In past years, the slow and steady migration of independent financial service providers to the independent Registered Investment Advisory (RIA) channel has been well documented. As the number of state and SEC registered advisors continues to swell, the regulatory framework under which they have operated will undoubtedly become increasingly complicated.
For years, it has been the practice of regulators to primarily focus their attention on the largest players in our industry. Broker Dealers, Custodians, and product producers have, by and large, borne the responsibility of complying with our industry rules, if not in actual operation, then through procedural and compliance oversight of the independent producer. Call it the cost of success, but the regulatory bulls-eye is–without question–moving more and more toward the independent financial service provider. A perfect example of this is the SEC proposed Rule 206(4)-4 and amendments to Rule 204-2 for “Business Continuity and Transition Plans.”
After finding that many RIA firms were not well prepared in the aftermath of Hurricanes Katrina and Sandy, the SEC released alerts that practice owners should more closely review their disaster preparedness and continuity plans. Many of the new requirements under the proposed rules were to address shortfalls that were identified by these events in actual practice. Unfortunately, that guidance appears to be ignored by many whether through frustration, inability, or otherwise. Add to this, as FP Transitions has often pointed out, the substantial lack of Continuity Planning (death or disability planning) in our aging industry, and you have a perfect storm for regulatory intervention.
The Proposed SEC Rule 206(4)-4 and the amendments to Rule 204-2 are stepping in to address these apparent short falls in preparedness. Although many of these new regulations are considered within requirements that have long been in place for Business Continuity and Disaster Recovery under SEC Rule 38-1a and FINRA rule 4370, there are significant new requirements that are part of the language in the proposed rules and rule changes. Some of the highlights include:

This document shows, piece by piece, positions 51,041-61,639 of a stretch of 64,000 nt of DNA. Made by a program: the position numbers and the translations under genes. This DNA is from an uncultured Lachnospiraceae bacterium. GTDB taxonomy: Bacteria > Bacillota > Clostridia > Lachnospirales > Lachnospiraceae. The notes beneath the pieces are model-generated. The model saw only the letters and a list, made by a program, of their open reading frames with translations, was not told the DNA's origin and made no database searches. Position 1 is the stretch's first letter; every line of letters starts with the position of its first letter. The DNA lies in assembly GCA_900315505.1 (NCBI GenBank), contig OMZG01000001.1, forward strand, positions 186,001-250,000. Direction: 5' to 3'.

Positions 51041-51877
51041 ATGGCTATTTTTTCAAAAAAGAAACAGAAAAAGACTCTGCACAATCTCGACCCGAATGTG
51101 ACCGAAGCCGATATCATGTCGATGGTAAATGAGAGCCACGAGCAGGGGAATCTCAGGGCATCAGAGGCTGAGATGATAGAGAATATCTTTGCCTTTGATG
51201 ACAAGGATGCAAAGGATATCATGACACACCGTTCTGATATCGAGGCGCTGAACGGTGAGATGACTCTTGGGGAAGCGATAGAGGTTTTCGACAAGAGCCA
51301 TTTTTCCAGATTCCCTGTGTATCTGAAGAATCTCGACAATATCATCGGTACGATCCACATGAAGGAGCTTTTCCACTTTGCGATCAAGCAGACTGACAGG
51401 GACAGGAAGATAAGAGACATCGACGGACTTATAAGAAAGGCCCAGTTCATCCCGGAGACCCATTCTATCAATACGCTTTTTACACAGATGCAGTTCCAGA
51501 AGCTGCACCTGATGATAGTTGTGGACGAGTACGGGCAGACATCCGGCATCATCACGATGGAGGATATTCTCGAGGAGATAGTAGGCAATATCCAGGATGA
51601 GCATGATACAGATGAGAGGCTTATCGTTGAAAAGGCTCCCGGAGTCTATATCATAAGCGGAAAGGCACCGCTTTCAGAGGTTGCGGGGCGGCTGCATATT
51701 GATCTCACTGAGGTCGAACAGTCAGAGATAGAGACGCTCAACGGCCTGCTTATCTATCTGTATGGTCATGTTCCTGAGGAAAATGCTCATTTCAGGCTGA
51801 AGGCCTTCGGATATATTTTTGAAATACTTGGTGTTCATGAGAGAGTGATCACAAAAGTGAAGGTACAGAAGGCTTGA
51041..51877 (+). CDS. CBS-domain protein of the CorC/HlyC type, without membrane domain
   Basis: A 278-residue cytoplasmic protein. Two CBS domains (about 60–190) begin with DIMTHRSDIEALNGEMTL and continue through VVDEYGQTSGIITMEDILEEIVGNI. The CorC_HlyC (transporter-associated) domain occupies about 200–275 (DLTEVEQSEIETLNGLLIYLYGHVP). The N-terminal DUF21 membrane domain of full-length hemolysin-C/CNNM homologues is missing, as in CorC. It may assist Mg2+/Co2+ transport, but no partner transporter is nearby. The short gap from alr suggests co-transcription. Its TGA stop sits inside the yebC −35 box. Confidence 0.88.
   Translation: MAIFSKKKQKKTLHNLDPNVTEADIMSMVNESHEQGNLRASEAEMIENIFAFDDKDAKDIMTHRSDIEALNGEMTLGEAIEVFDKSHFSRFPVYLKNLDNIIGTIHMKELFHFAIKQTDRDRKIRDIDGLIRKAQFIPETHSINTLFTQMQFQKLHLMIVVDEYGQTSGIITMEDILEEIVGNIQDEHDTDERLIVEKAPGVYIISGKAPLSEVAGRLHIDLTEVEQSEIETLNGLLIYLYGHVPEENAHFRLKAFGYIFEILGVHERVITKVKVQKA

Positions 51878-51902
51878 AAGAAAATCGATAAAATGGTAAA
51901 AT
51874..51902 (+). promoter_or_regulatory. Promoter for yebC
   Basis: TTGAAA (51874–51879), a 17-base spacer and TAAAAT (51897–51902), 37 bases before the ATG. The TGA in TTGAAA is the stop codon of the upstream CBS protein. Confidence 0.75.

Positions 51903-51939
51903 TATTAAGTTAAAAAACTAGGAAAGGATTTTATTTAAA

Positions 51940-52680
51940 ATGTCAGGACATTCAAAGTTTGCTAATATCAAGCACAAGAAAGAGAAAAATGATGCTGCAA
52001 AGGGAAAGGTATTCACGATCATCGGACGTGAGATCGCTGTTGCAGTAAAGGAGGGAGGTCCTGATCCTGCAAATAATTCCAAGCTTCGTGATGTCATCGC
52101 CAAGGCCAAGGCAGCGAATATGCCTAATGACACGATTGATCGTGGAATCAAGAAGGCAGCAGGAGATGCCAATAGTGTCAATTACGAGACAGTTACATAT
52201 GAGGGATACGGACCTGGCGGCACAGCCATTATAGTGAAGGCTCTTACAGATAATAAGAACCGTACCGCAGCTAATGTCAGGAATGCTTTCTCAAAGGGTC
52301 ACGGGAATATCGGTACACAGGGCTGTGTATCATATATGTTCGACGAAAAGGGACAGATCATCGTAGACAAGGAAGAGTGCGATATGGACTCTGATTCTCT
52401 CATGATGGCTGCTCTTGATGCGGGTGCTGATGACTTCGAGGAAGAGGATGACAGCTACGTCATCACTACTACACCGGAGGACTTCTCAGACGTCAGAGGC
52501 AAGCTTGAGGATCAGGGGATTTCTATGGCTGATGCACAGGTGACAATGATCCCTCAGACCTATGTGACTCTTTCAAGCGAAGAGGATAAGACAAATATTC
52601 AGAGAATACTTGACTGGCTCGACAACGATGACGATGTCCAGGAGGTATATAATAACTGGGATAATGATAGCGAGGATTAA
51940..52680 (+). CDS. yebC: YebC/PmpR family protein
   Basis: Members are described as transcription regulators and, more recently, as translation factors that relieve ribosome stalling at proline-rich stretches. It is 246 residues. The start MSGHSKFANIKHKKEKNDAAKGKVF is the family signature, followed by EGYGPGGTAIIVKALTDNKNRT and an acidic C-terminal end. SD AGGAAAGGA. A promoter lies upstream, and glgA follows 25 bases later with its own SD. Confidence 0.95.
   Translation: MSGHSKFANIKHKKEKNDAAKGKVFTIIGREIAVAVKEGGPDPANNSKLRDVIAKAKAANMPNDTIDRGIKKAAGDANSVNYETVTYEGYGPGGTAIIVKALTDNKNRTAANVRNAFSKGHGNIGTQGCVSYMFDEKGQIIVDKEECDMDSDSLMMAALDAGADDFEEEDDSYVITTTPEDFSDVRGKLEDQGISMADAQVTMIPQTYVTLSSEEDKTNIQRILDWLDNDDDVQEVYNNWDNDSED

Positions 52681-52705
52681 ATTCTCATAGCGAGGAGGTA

- A formal plan will now be a “Fiduciary” requirement under the law to operate as an SEC Registered Investment Advisor
- It will be considered “Fraudulent and Deceptive” if the proscribed protections are not in place
- A new requirement to ensure “Transition” in the event of key employees death or disability
- Annual review and updating of the plan is required
- A new 5-year retention requirement for plans and changes (Electronic is allowed)
PROTECTING YOUR CLIENTS & YOUR BUSINESS
The overall focus of the new rule is to prevent disruption to the client and ensure that the client has access to advisory services at all times. Although the intention is admirable, it will require considerable adjustment to most advisor's plans. Key items to consider while developing your plan to meet the new regulation include (but are not limited to):
- Alternate business locations – identified and tested to ensure comparable service access
- Data recovery – hard copy and electronic